Cristal: No, no. We have a local cook, Gitl. Her food is wonderful. And I brew tea pretty well myself. In addition, the donors, small d, often send food for us.
Virginia: Small "d"?
Cristal: Ordinary Gens who donate selyn. In Sime language they're different words, but they both come out "Donor" in English. It's confusing.
Virginia: They both give selyn, don't they?
Cristal: Well, yes. But that's about the only thing in common. And being Gen, obviously. Doesn't the English word "nurse" refer to two different things too?
Virginia: Not really, although it's only used as a title by professionals. I've met my share of very competent amateurs, however.
Cristal: Oh. I learned in English class that it also meant mothers feeding their babies.
Virginia: Suckling, yes. Although that falls under the same principle of caring for the basic physical requirements of others.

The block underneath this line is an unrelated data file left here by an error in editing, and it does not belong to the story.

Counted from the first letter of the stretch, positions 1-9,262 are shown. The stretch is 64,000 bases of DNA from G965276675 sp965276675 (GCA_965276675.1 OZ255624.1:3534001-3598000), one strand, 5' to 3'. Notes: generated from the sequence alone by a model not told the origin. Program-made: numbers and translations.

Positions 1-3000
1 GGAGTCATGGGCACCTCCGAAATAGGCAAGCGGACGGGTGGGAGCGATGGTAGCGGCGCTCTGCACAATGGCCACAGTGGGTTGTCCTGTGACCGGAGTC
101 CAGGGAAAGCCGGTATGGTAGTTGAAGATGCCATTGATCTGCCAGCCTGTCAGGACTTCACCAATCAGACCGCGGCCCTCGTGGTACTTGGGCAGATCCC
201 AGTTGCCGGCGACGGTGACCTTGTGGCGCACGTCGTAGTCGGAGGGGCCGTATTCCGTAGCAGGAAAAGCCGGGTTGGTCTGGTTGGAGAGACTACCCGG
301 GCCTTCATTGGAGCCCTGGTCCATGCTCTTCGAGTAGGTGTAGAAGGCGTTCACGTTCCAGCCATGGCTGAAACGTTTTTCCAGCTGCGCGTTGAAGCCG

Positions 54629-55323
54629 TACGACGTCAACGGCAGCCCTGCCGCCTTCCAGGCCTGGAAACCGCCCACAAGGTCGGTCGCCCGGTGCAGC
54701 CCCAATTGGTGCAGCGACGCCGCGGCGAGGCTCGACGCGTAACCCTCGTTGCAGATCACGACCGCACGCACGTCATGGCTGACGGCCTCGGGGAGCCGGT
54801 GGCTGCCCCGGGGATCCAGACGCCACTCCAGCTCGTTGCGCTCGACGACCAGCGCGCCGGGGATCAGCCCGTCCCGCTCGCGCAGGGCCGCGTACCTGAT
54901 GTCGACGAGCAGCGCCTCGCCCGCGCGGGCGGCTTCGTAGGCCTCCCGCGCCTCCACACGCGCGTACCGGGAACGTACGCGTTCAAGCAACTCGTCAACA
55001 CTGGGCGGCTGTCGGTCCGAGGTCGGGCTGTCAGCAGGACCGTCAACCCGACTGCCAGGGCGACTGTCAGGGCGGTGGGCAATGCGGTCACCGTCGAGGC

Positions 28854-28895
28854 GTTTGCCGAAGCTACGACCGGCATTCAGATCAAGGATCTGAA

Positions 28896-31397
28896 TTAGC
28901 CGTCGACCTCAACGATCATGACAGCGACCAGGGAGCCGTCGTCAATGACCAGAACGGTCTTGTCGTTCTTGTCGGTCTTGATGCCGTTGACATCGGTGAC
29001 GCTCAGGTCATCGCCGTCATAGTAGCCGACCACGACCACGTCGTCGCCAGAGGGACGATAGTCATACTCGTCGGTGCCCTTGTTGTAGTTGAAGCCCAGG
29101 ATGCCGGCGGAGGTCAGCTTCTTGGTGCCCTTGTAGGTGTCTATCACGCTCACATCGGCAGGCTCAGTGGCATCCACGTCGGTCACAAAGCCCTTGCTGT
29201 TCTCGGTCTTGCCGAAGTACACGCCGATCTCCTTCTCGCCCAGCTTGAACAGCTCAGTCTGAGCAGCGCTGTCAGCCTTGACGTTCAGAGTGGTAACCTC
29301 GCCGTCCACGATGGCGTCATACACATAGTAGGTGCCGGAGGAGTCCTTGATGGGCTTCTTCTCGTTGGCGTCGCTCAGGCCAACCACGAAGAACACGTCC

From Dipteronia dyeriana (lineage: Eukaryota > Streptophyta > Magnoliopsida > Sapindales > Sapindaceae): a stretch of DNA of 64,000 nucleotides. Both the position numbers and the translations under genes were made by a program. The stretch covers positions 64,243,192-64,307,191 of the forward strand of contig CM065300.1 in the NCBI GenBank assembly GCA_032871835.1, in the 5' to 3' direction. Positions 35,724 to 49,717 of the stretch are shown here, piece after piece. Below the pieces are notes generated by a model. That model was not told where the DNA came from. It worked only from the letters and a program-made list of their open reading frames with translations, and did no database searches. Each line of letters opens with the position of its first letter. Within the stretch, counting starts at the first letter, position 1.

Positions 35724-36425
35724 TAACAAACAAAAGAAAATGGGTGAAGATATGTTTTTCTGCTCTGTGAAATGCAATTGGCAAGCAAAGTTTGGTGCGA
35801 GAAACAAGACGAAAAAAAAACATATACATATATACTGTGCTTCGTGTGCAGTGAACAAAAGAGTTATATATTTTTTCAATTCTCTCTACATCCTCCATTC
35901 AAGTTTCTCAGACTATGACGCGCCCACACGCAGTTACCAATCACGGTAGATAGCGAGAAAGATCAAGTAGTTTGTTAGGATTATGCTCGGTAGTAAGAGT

Cristal: True. Donors like me take care of channels, so that they can take care of everyone else. Ordinary donors provide selyn that keep renSimes -- Simes who aren't channels -- alive.
Virginia: So it's a prestige thing, to get the title right? Nursing is like that, too, and doctors even more so.
Cristal: Well, it's a functional distinction. If you need a donor, you don't want a Donor, and vice versa.
Virginia: So you're no use to one of those "renSimes"?
Cristal: Only if the renSime was in attrition and no channel was available. And it's not a good idea. RenSimes do better on channel's transfer, channels need direct Gen transfer from a big-D Donor.
Virginia's stride falters a moment, then steadies.
Cristal: [concerned] Virginia?
Virginia: I admit, I can't imagine what you must go through. Sounds worse than open heart surgery, to me.
Cristal laughs outright.
Cristal: Giving transfer to a channel is more pleasurable than sex. And I do enjoy sex, too.
Cristal looks at Virginia to see if he's put his foot in the cowshit again.